Law enforcement, privacy in aerial dogfight

Wednesday, May 30, 2012

Smile, you're on camera.

Even in small town rural Nebraska, it's hard to go anywhere without having your movement electronically observed, whether to the store, bank, school or even church.

That list apparently now includes the feedlot.

Nebraska's congressional delegation has sent a letter to the administrator of the Environmental Protection Agency concerning aerial surveillance inspections of regulated livestock operations in Nebraska.

It seems the EPA's Region 7 Office of Enforcement has conducted a series of such flights in the past several months to enforce the Clean Water Act.

The letter raises some legitimate concerns.

Such as:

* Are the flights strictly to enforce that law?

Does the agency follow up with on-the-ground inspection?

* How many flights are involved, and how does the agency decide which operations to fly over?

* How long has this been going on, and how has the information been used? Is it video or still images, and what happens to it?

* Are local agencies informed, such as the Nebraska Department of Environmental Quality, which may be doing its own inspections?

* What else is being photographed?

[The following two paragraphs are revised to correct attribution:]

"As you might imagine, this practice has resulted in privacy concerns among our constituents and raises several questions," according to the letter.

As U.S. Rep. Adrian Smith noted in a "These operations are in many cases near homes and landowners deserve legitimate justification given the sensitivity of the information gathered by the flyovers. Nebraskans are rightfully skeptical of an agency which continues to unilaterally insert itself into the affairs of rural America."

On the other hand, many of those same agricultural interests have no problem accepting aerial "surveillance" when it's part of a farm subsidy program. Law enforcement has long used aircraft for everything from catching speeders to busting marijuana growing operations.

Real estate agents, Smith's background, use satellite imagery and Internet mapping -- even with ground-level views -- extensively.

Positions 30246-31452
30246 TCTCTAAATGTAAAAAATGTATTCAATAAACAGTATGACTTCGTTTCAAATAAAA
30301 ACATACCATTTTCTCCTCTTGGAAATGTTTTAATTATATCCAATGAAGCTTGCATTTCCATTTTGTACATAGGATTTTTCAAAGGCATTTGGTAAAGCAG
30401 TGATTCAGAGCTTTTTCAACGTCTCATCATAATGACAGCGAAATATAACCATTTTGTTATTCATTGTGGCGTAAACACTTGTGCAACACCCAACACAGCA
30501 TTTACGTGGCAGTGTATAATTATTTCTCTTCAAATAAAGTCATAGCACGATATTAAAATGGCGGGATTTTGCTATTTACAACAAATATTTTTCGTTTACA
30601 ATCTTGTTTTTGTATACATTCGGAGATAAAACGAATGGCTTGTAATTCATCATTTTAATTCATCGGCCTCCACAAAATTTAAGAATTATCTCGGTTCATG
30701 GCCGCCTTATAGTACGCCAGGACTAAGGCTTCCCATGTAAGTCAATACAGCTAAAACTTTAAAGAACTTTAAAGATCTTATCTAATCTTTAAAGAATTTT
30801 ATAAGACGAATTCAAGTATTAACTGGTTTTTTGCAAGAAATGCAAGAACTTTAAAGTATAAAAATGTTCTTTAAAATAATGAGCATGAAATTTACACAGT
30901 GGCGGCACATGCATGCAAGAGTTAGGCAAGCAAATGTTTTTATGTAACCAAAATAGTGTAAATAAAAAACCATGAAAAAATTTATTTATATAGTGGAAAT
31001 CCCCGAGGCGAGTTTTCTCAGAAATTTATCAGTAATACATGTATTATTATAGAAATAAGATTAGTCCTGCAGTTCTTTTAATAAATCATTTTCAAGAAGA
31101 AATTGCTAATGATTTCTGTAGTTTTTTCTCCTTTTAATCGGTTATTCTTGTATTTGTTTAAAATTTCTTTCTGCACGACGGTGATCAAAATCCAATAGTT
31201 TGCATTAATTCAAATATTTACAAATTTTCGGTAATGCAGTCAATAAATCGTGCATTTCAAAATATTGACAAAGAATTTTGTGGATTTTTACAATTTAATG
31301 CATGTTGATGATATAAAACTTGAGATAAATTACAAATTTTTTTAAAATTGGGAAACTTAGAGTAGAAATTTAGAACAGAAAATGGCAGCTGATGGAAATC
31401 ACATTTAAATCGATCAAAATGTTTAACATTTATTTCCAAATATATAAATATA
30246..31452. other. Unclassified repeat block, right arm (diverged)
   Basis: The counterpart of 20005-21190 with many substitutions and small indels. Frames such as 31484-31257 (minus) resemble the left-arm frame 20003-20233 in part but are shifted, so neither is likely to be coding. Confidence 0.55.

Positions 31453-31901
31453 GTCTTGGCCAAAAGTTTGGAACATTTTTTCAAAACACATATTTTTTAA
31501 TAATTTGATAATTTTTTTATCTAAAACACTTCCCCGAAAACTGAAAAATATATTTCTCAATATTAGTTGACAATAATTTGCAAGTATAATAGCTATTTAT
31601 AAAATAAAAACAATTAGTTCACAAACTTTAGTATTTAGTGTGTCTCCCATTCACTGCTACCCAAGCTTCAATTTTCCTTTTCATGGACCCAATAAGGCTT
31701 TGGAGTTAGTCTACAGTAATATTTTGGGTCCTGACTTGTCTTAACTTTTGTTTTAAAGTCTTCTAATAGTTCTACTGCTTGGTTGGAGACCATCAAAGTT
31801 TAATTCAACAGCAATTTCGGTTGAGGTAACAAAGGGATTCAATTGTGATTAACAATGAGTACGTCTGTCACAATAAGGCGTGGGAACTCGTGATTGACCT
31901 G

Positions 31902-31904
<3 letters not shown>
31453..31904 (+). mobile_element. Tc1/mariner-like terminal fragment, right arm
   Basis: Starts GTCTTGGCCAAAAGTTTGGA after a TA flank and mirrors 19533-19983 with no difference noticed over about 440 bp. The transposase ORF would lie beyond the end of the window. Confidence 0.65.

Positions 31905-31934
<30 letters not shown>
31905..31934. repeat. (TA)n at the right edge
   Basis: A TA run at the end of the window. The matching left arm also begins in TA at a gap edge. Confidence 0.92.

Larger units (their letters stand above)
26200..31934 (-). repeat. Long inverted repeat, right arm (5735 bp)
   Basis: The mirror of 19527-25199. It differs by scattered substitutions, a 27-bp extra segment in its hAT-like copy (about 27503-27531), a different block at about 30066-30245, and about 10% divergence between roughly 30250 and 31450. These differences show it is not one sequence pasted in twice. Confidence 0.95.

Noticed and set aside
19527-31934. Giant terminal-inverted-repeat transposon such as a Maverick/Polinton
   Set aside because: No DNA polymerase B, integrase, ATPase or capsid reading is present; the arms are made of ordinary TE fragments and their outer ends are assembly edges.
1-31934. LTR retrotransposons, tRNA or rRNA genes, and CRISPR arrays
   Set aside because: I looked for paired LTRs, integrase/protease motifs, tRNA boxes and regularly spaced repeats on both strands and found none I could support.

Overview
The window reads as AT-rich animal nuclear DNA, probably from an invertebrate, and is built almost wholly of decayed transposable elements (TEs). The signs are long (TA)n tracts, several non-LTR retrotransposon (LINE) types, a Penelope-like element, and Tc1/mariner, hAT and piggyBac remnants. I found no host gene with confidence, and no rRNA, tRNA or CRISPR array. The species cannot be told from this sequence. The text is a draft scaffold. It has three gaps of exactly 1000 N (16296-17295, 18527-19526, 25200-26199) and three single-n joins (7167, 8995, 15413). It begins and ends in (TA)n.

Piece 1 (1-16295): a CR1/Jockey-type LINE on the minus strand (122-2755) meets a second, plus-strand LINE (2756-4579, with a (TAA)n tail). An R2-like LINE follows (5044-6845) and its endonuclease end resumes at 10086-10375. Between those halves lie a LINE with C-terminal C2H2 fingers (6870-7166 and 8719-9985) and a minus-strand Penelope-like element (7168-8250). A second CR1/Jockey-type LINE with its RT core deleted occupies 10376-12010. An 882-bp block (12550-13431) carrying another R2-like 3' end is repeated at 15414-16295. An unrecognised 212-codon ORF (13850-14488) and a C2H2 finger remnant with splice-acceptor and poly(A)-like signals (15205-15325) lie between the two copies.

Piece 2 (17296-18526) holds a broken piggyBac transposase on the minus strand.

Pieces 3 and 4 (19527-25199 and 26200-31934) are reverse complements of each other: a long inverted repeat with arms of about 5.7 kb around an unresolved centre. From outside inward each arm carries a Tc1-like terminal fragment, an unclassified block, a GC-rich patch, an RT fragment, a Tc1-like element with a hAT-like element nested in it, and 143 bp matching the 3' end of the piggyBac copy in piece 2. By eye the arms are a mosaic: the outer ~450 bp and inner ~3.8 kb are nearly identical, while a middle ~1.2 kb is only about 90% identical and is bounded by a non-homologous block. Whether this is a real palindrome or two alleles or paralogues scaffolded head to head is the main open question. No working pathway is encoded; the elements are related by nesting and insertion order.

Still, there's something ominous about Big Brother spying on our back yards, especially this time of year when we all enjoy outdoor activities.

As aerial surveillance becomes more and more accessible to private and public entities through technology like drones, the right to privacy must be carefully guarded and balanced with the legitimate needs of law enforcement.

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  • Thank you for the article.

    The more freedoms we give away, or allow to be taken, the less free we will be, with an end result in there being no freedom to be had.

    -- Posted by Navyblue on Thu, May 31, 2012, at 4:14 PM
  • As a real estate agent, I'm not convinced that we use satellite imagery extensively. Typically I get a better picture from the Multiple Listing Service than what a ground-level view on say google maps provides.

    I do use internet mapping programs extensively to get me near my destination. but that's out of convenience more than anything. Lot faster to type a destination in and have pop up rather than try to figure out where the house is via a paper map.

    -- Posted by npwinder on Thu, May 31, 2012, at 7:54 PM
  • I might apply the same sort of logic that was presented to those who opposed the surveillance provisions of the Patriot act. If you have nothing to hide, you have nothing to fear. Real time information regarding compliance is critical to determining threats to the health of people and the environment. What is it feedlot operators fear?

    -- Posted by davis_x_machina on Mon, Jun 4, 2012, at 8:16 AM
  • When governments become paranoid, everyone has something to fear.

    -- Posted by bbens on Mon, Jun 4, 2012, at 5:18 PM
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